Elodie from Long Live the Queen (2012) by Hanako Games- Taking on a darker turn than their previous titles, Hanako Games tells the story of Princess Elodie. Preparing to assume the role as Queen after her late mother, Elodie must survive 40 weeks before her coronation taking place on her fifteenth birthday. Based on the choices the player makes, she will either be killed by those within the castle who are willing to take advantage of the situation or live through until her birthday. If successful, Elodie grows from the timid, grieving princess to a strong-willed queen who can either use her power to oppress her people or be a benevolent leader in the end depending on how the player guides her moral perception. If shaped to become a caring leader, Elodie displays positive and admirable qualities by the knowledge and activities that contribute to her growth that not very many female protagonists are see doing, such as accounting, wielding swords, public relations, etc. Like Child of Light, where we see the rare scenario of a princess becoming a queen as part of character development, Long Live the Queen also defies the ʻprincessʼ role by allowing its protagonist to grow into the next phase in her life.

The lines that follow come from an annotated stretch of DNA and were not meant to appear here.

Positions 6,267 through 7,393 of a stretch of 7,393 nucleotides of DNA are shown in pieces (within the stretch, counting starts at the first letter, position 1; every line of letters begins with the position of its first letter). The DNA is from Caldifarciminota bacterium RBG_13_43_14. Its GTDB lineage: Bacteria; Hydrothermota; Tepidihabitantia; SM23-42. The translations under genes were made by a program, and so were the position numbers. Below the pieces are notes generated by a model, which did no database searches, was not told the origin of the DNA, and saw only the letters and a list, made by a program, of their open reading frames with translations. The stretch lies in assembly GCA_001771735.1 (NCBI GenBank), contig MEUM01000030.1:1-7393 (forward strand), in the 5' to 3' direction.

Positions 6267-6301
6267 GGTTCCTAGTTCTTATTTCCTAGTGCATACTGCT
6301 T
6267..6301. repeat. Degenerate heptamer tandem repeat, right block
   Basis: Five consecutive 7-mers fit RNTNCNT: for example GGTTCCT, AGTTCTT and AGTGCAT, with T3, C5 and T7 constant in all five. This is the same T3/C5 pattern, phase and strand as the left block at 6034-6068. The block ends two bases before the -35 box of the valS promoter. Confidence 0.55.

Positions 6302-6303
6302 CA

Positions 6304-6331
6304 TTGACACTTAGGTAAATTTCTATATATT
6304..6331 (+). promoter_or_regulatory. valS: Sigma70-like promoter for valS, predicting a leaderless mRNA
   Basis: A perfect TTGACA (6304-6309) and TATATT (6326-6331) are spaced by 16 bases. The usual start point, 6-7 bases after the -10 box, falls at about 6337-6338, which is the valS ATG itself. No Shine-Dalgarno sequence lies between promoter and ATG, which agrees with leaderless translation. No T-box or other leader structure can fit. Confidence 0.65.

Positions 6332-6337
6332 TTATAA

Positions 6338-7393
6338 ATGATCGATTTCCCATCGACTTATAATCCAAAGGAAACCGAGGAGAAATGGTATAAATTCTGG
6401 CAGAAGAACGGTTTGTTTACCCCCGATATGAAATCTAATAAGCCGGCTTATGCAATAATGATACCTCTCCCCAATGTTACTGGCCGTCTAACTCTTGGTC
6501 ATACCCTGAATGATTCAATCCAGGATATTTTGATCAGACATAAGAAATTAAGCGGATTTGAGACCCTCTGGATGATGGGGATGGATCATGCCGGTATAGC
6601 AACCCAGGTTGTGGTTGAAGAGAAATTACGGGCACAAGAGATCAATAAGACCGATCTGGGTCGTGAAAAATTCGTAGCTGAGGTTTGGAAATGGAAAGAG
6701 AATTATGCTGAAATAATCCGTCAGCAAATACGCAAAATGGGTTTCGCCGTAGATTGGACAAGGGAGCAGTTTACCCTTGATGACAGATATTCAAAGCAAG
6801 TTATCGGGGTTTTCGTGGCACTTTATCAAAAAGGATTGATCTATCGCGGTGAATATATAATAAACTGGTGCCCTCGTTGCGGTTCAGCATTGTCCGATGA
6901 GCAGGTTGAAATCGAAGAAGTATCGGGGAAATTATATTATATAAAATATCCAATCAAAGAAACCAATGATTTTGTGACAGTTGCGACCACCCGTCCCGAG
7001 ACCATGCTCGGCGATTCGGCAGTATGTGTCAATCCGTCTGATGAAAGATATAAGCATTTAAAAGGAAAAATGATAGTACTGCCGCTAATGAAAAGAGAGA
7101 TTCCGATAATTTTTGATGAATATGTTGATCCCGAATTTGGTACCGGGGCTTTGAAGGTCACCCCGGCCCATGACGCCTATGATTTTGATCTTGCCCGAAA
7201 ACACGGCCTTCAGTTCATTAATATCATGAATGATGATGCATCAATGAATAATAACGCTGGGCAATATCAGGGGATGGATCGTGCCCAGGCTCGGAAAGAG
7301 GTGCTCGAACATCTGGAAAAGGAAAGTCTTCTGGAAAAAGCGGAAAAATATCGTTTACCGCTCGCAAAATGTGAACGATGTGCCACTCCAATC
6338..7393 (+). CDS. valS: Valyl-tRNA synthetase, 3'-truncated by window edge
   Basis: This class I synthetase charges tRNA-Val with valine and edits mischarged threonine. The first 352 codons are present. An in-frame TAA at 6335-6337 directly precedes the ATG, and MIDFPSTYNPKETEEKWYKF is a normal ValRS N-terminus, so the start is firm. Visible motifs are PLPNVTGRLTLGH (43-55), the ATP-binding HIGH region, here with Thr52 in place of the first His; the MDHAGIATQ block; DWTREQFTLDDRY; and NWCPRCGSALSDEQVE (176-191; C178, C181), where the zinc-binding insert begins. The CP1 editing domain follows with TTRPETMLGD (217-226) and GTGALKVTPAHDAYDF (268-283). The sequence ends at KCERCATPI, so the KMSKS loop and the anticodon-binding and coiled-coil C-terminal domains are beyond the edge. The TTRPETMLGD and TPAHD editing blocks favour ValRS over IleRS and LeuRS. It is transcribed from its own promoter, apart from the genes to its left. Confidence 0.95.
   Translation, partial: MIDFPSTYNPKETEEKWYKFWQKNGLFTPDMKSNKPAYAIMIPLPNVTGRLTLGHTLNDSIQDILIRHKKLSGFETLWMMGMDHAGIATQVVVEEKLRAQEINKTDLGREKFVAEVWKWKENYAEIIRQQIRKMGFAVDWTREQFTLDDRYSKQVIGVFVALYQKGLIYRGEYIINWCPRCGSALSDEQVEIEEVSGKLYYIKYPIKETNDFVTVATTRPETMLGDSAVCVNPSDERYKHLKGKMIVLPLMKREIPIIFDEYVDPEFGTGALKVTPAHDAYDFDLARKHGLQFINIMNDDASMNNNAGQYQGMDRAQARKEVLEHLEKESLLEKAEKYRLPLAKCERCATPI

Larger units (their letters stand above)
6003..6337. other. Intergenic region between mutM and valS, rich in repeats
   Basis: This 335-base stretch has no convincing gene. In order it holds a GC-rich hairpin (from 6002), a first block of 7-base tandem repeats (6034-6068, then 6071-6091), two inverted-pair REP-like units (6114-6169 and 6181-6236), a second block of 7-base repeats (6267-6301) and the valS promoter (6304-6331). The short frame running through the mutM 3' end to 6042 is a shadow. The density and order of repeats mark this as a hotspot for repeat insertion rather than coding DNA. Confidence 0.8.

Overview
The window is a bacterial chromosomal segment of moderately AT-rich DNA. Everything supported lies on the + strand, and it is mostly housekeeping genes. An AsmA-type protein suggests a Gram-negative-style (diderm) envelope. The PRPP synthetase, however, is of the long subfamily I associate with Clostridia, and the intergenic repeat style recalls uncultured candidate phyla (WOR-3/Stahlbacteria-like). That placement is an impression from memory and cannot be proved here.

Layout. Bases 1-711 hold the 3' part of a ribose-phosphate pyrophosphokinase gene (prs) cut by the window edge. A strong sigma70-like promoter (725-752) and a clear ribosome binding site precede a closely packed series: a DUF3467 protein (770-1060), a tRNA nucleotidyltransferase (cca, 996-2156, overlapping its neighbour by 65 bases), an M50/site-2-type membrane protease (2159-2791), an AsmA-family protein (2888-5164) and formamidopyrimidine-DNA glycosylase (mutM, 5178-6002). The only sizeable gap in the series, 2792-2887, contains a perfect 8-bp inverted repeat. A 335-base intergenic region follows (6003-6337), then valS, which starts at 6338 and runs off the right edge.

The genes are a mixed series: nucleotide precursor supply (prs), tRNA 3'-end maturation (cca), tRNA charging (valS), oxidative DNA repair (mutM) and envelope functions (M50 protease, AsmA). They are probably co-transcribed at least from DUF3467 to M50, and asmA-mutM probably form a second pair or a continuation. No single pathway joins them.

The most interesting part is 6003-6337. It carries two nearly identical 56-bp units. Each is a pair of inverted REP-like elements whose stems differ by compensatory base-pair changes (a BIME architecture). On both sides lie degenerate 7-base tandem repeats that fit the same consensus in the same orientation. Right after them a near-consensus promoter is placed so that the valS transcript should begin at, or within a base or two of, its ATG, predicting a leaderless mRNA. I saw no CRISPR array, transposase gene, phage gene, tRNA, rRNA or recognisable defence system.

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Cassie from Perception (2016-2017) by The Deep End Games- Conceived by industry pros behind AAA titles like BioShock, Dead Space and Rock Band, Bill and Amanda Gardner puts players in the position of a young blind woman named Cassie. Told from the first-person perspective, the gameʼs main character relies on her senses and clever thinking skills as she navigates through a vacant, aging manor, which is the source of her nightmares. Cassie investigates the house to expel those dreams and in the process, uncovers its hidden mysteries. Throughout her explorations, the various sides of her personality start to show, from her sharp-witted tongue, to her vulnerabilities and sensitivities, to her critical thinking skills. Cassie sets a superb example of a strong female lead who resourcefully goes beyond her disability and displays both her fears and her courage.